Enjoy your trip, Reykjavik is a great place. Here are my pictures.
https://flic.kr/s/aHskWexAD2
vipsha is offline  
Jan 9th, 2018, 02:30 PM
  #4  
 
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We rented a car, but we had a lot more time and circled the Ring Road.

If it were me, and I were only there for five days in March, I'd probably pass on the car.

Having said that, tours are quite pricy, as is the bus from the airport to Reykjavik, which you'd do twice.

Other than its convenient proximity to Reykavik, we were baffled by the popularity of the Golden Circle, but evidently we're the odd men out.
Melnq8 is offline  
Jan 9th, 2018, 04:59 PM
  #5  
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Thanks very much for your helpful replies! And pictures!

I'm weighing out the cost of ground transportation to/from airport for 2, and trying to sort out what's best to see or skip based on the time of year we're going. I don't think I'd be very good at driving on the opposite side of the road surrounded by so much to see. Lol.

Our Airbnb host just sent her Travelade page with recommendations, now I have even more things to consider!

My son is also doing some research on his own. I'm sure I'll be back with more questions once we compare notes.

Thanks again.
micheleodette is offline  
Jan 9th, 2018, 06:04 PM
  #6  
 
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Melnq8, I was not crazy about the Golden Circle either, if I had to redo it I would probably have taken the least expensive tour just to cross it off my list. Geysir in particular may be suited for younger kids.

Tours are pricey but cars can be too, and not sure how much snow there will be on the ground in March/April. Insurance and other logistics are discussed more extensively on TripAdvisor. We rented a car for the first 7 days, I was glad we returned our rental for the last leg of our stay in Reykjavik because parking outside our hotel was spotty. Reykjavik is a fun place. People everywhere were warm and friendly with a great sense of humor.
vipsha is offline  
Jan 11th, 2018, 03:08 PM
  #7  
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The plot thickens! I decided on a car rental, it's not much more than the cost of shuttles from/to airport, and we'll be able to stop at the Blue Lagoon on the way out.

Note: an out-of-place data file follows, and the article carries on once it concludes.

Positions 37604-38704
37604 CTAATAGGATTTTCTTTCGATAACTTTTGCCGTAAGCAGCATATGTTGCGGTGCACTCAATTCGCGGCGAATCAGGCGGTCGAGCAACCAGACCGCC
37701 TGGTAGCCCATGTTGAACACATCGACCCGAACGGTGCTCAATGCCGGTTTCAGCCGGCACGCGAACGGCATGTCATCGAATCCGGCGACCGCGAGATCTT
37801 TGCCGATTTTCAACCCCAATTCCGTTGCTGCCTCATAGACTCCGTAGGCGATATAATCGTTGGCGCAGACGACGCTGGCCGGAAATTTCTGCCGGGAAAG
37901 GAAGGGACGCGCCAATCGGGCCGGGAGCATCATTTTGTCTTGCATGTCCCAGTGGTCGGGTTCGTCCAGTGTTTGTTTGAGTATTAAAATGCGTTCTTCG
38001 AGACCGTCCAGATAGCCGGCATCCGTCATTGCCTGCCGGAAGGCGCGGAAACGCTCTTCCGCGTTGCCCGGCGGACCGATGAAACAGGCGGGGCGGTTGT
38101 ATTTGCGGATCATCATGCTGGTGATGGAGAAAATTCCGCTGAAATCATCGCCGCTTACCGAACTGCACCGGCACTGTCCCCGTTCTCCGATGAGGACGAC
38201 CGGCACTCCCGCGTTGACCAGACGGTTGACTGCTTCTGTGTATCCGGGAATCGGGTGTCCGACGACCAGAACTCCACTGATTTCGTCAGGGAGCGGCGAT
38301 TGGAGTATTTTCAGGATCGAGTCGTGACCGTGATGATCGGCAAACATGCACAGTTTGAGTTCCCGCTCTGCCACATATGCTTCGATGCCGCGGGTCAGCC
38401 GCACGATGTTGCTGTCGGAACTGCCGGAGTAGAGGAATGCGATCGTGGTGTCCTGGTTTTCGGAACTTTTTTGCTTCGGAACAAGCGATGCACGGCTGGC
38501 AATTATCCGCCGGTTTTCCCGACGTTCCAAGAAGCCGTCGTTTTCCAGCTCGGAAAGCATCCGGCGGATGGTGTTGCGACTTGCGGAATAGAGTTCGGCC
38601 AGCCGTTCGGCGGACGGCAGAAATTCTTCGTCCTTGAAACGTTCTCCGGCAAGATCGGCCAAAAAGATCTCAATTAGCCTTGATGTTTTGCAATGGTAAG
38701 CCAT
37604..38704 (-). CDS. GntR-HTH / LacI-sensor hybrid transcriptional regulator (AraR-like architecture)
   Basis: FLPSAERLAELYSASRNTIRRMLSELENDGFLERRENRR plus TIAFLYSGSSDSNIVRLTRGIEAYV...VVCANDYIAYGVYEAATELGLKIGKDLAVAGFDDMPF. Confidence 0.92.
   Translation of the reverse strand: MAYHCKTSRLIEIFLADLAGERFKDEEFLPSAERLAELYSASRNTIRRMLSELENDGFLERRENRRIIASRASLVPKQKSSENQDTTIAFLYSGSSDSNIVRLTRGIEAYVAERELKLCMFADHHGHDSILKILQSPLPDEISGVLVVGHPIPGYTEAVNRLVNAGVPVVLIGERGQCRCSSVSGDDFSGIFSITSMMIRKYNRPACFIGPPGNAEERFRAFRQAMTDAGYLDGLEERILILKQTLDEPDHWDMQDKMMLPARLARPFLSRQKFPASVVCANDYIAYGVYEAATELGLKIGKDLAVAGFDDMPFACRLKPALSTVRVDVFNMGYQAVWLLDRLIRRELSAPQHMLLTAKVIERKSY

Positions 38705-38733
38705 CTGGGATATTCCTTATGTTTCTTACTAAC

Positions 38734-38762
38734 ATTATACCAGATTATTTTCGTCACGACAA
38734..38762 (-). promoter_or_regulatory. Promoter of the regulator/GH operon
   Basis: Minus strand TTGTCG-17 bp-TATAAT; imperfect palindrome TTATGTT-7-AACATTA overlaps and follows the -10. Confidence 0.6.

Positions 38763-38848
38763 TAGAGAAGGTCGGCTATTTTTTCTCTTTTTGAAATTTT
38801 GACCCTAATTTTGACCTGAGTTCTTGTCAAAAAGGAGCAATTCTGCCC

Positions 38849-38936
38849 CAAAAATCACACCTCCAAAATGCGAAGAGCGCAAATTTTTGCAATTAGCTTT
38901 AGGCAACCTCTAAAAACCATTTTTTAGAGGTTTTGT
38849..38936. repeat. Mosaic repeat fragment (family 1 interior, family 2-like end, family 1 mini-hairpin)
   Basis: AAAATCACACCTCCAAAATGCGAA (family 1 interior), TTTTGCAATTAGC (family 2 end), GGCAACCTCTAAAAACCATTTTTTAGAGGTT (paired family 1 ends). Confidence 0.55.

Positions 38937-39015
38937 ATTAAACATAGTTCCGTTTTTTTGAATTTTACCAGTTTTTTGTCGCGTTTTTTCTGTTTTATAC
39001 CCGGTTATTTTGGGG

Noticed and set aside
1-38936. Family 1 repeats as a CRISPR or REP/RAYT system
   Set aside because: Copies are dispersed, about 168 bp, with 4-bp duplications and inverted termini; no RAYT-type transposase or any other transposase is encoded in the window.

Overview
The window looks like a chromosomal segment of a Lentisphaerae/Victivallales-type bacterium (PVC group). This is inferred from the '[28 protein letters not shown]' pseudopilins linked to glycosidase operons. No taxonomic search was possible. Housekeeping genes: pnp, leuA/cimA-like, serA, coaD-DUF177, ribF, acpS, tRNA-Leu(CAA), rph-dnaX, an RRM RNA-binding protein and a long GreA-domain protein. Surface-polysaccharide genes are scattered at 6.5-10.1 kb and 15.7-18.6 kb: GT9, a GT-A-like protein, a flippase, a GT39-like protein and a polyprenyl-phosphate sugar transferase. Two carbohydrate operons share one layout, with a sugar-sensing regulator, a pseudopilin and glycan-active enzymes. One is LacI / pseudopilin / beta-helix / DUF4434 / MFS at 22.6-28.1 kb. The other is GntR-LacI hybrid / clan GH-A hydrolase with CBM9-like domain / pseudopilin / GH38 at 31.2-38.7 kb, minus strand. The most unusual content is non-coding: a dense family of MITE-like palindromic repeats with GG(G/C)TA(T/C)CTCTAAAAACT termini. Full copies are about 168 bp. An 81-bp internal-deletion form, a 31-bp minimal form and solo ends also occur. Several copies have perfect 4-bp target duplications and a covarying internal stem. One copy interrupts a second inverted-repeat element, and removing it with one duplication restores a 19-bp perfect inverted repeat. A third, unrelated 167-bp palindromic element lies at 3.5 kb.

I'm considering the following:

Day 1: Arrive, brief city tour, spend the day in Reykjavik, take a whale watching tour.
Day 2: Head south by car, following recommended tour route along the coast, possibly spend the night in Vik.
Day 3: Head to lacier lagoon from Vik, drive the Golden Circle on the way back, then try to see the Northern lights in the evening.
Day 4: Not sure?
Day 5 Blue Lagoon on the way to the airport.

I'm wondering how reasonable the drives are for the time allotted. I also need a day 4 activity that does not involve driving. I've not covered the West Fjords and Northern Iceland, what mind-blowing experience am I missing? Maybe an Icelandic horseback tour? I'm sure my feet will be killing me. Lol.

I'm open to all suggestions, thanks!!

M.
micheleodette is offline  
Jan 11th, 2018, 04:15 PM
  #8  
 
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Opposite side of the road? Your profile says you're from Baltimore. They drive on the right in Iceland too.
Melnq8 is offline  
Jan 11th, 2018, 05:15 PM
  #9  
 
Join Date: Feb 2017
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Micheleodette, Before you drive, do check the road conditions using this interactive map which also gives you wind speeds.
Road conditions in south Iceland | Road conditions in south Iceland | The Icelandic Road and Coastal Administration
Road Conditions and Weather | The Icelandic Road and Coastal Administration
I think Vik is overkill, it looks surreal in pictures but it rained continuously when we were there - it must have some kind of micro-climate because 5 mins away would be sunny. Most pictures don't tell you how windy it can be on the road to Jokulsarlon (glacier lagoon), we faced dangerously high winds of ~95 mph similar to a Category 2 hurricane in the US. We saw several vehicles fly off the road, eventually the road was closed for 4 hours on our way back and we were unable to go to Skaftafell the next day. You can easily fit in a horseback tour, my kids loved the gentle Icelandic ponies. I have heard the West Fjords are stunning but they take time, which is why we ended up not going (we are somewhat slow travelers).